I want to validate when certain Entity is Modified/Updated/Inserted/Deleted in Entity Framework (with database). (eg ProductType Entity table)

** Would like Change Tracker to be saved and queried later, as 'the track changes are lost if they are not saved before the DbContext object is destroyed.' Only need ChangeTracker to be retained for couple hours most to analyze, and be saved in MessageQueue if needed. MemoryCache can also work.

1) Someone recommend using LoggerFactory:



However, it can be hard to parse as updates, modifications, deletes can be done with a Join, aliases, brackets, with intricate SQL statements often generated by EF. So text parsing may not be accurate.

INSERT INTO [Students] ([DateOfBirth], [GradeId], [Height], [Photo], [Stud
entName], [Weight])
VALUES (@p0, @p1, @p2, @p3, @p4, @p5);
SELECT [StudentID]
FROM [Students]
WHERE @@ROWCOUNT = 1 AND [StudentID] = scope_identity();
info: Microsoft.EntityFrameworkCore.Database.Command[200101]
Executed DbCommand (68ms) [Parameters=[@p0='' (DbType = DateTime2), @p1=''
(DbType = Int32), @p2='0', @p3='' (Size = 8000) (DbType = Binary), @p4='Steve'
(Size = 4000), @p5='0'], CommandType='Text', CommandTimeout='30']
INSERT INTO [Students] ([DateOfBirth], [GradeId], [Height], [Photo], [Stud
entName], [Weight])
VALUES (@p0, @p1, @p2, @p3, @p4, @p5);
SELECT [StudentID]
FROM [Students]
WHERE @@ROWCOUNT = 1 AND [StudentID] = scope_identity();
A data reader was disposed.
dbug: Microsoft.EntityFrameworkCore.Database.Transaction[2002

2) Option 2 is ChangeTracker, Others recommended using ChangeTracker before SaveChanges statement, because its much cleaner (see below query). However executing this before every SaveChanges statement, considering we have 500 transactions /per second affects application performance speed.

So is there any method to stream and retain ChangeTracker history to a log after save changes, where one can query easier what entities changed? Its optimal to find out after transaction is complete, without blocking transactions.

var Entries = context.ChangeTracker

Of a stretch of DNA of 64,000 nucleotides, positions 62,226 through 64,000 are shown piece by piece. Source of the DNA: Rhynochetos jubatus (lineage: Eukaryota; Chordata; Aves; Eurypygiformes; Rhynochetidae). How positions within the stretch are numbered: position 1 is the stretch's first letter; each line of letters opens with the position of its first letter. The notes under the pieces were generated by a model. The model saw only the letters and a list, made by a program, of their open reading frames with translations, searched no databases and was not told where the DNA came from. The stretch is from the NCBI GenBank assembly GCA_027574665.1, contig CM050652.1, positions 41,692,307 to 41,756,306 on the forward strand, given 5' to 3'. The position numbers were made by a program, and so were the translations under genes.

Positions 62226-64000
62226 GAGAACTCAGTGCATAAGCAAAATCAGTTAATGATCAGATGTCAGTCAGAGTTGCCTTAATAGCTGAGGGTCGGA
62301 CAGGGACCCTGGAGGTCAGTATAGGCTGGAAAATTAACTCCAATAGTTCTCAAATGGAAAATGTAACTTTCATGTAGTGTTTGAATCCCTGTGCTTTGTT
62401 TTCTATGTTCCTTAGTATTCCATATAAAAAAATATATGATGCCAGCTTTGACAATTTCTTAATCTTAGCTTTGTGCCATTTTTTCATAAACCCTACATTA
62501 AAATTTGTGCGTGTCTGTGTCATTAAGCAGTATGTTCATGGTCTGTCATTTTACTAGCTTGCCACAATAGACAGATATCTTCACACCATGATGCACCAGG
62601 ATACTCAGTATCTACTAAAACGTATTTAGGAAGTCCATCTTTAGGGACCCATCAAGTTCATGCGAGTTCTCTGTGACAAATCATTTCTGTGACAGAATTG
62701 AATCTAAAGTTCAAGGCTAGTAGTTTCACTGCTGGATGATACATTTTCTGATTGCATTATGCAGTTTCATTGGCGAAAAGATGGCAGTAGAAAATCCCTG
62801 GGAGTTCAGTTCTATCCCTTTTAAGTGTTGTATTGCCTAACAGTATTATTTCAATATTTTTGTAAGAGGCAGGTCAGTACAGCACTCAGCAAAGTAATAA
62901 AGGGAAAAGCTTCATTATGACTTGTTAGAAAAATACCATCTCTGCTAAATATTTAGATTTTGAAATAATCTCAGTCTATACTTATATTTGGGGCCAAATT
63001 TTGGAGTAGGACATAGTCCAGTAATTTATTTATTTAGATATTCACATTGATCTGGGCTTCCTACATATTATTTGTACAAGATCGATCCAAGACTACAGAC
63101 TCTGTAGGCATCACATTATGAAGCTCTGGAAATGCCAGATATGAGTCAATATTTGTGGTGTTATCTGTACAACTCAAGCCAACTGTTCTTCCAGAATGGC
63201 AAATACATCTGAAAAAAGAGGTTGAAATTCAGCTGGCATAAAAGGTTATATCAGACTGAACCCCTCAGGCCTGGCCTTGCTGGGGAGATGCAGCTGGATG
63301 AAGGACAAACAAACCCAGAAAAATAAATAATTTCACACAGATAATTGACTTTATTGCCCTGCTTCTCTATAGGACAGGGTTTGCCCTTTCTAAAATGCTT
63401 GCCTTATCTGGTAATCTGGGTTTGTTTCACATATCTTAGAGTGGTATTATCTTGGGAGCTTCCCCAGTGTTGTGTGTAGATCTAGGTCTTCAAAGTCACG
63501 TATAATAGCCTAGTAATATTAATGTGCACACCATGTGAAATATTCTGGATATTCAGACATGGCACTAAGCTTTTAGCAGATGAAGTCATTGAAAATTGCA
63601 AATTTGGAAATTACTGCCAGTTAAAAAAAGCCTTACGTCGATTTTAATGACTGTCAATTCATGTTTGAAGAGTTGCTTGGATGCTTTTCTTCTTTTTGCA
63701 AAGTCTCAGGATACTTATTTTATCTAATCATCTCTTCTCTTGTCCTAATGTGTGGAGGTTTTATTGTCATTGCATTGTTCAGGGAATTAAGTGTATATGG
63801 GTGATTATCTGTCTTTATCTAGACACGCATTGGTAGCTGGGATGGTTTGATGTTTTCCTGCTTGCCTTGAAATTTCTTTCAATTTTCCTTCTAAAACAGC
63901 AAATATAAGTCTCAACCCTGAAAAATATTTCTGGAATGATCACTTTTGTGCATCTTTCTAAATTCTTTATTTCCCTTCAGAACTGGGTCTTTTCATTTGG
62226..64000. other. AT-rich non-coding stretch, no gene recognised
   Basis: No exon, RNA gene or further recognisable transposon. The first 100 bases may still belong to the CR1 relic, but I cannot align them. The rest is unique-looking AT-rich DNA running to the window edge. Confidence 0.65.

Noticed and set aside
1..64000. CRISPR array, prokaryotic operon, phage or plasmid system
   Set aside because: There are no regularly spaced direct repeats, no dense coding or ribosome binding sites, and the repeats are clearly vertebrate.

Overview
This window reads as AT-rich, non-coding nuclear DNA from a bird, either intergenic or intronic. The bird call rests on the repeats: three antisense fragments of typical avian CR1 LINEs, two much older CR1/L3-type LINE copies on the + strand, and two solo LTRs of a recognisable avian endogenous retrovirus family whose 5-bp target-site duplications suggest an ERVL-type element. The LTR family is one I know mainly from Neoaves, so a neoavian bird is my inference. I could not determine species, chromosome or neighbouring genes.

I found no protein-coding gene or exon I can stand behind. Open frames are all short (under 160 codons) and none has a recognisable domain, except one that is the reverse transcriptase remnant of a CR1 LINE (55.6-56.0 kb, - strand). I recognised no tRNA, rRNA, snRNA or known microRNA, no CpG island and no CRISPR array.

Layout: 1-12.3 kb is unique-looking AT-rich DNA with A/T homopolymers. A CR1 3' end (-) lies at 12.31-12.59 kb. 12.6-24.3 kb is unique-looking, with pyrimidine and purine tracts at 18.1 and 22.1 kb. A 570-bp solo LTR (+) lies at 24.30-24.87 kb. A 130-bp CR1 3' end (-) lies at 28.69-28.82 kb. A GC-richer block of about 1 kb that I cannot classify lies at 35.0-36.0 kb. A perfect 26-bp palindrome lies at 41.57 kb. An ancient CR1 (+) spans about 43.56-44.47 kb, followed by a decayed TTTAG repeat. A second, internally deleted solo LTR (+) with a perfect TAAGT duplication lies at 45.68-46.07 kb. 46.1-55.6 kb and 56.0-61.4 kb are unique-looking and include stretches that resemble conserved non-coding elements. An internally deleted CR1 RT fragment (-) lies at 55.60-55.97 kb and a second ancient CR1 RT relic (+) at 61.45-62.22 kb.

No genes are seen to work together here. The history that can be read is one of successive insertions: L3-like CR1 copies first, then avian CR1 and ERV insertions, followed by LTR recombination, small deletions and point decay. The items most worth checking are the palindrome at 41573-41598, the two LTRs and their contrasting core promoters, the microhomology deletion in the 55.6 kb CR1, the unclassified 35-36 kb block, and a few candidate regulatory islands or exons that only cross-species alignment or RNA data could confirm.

.Where(x => x.State == EntityState.Modified || x.State == EntityState.Deleted|| x.State == EntityState.Added)
           .Select(x =>x.Entity)



@DerrikRodgers, time required to check if Entity is an instance of a certain type is not comparable to a transaction time. 500 transactions/second will work absolutely fine having code you provided.

public void ReportChanges()
  var entities=ChangeTracker
           .Where(x => x.Entity is Product)
           .Where(x => x.State == EntityState.Modified || x.State == EntityState.Deleted || x.State == EntityState.Added)
           .GroupBy(x=>x.State, x => x.Entity as Product)
  ... // Producer/Consumer to do not block current thread and control concurrency

Get performance baseline with a synthetic test, something like this:

var cc = new ApplicationDbContext();
for (int i = 0; i < 100; i++)
    cc.Users.Add(new ApplicationUser() { Id = i });

var sw = Stopwatch.StartNew();
for (int i = 0; i < 1000; i++)
Console.WriteLine($"1000 times to report 100 entities took {sw.ElapsedMilliseconds}ms. Rate {1000*100/(sw.ElapsedMilliseconds/1000.0)} items/s");

// 1000 times to report 100 entities took 461ms. Rate 216919.739696312 items/s

Another question is what you are going to do with the filtered entities. That thing might be slow. For example if you'll try to log them all and you don't use asynchronous sinks/targets in your logger, this will be slow. In this case you can implement Producer/Consumer pattern and pipe filtered entities to another consumer which will dispatch them in a different thread and do something long. Rx.NET might be very helpful in this case.

Instead of producer/consumer you can just start a Task, but that might lead to thread pool starvation and I'd recommend explicitly control parallelism of your 'slow' operations.

| improve this answer | |
  • hi thanks, how do we know tracking changes is fine for 500 transactions per second, in performance and speed? glad you brought it up, heard different things from people, appreciate it – user12093268 Oct 7 '19 at 1:54
  • EF already tracks changes for you, here you add only and overhead to iterate these changes, find what you need and process. It does not actually matters how many transactions per second you have because overhead is added on SaveChanges() method, so you can measure overhead for 1 call and approximate it to your load. In-memory operations are fast. Write a test and measure overhead with a different load profiles. – fenixil Oct 7 '19 at 3:34
  • thanks, do you have like Producer/Consumer or Rx.Net? what is better performance wise, learning about rx.net right now, thanks ! gave points – user12093268 Oct 7 '19 at 4:57
  • have another question here, if you know reactive, spent whole weekend trying to learn things, started .net programming couple months ago, stackoverflow.com/questions/58263480/… – user12093268 Oct 7 '19 at 4:57
  • gave points answer and accepted answer, feel free to thumbs up question also, thanks – user12093268 Oct 7 '19 at 14:55

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